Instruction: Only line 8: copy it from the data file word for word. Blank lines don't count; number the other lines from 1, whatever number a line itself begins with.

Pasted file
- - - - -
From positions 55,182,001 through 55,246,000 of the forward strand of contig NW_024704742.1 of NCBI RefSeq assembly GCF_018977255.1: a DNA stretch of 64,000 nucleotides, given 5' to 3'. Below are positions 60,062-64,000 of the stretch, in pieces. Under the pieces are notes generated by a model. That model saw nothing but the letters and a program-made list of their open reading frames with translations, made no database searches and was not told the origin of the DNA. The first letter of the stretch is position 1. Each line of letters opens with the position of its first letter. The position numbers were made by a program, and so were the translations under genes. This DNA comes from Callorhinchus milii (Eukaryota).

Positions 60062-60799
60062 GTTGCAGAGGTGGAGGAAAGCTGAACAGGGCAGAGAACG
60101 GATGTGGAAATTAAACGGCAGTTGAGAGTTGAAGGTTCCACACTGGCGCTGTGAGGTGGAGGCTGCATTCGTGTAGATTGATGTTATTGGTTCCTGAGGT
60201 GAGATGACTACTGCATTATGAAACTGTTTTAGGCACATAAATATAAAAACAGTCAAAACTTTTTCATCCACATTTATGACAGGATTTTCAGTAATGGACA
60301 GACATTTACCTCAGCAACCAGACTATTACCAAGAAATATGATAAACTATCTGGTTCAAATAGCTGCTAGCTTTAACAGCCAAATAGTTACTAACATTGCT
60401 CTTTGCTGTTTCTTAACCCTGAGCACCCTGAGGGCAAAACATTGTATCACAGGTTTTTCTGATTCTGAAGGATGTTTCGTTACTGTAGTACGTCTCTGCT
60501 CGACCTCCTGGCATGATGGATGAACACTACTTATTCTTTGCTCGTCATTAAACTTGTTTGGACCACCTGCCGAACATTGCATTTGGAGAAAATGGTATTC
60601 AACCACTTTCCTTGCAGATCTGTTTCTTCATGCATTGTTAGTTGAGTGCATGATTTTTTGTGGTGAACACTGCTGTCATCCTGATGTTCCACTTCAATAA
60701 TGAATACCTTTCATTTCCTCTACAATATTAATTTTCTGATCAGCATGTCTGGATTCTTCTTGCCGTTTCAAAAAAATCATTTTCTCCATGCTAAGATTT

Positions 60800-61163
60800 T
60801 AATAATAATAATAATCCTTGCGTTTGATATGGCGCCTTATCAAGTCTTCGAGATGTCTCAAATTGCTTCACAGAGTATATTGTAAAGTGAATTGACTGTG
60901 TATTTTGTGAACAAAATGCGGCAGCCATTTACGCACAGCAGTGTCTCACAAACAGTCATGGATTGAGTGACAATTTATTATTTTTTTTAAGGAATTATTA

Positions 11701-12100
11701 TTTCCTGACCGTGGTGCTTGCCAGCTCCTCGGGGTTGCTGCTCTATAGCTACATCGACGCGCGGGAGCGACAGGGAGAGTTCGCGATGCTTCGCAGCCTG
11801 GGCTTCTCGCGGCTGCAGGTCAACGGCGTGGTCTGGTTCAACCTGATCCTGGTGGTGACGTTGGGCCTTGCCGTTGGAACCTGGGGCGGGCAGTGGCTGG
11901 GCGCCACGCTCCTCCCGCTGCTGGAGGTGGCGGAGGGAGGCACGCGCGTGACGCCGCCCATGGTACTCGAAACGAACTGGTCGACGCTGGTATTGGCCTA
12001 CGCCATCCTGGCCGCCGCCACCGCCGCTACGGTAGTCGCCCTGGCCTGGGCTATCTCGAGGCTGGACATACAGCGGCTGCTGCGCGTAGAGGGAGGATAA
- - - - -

60501 CGACCTCCTGGCATGATGGATGAACACTACTTATTCTTTGCTCGTCATTAAACTTGTTTGGACCACCTGCCGAACATTGCATTTGGAGAAAATGGTATTC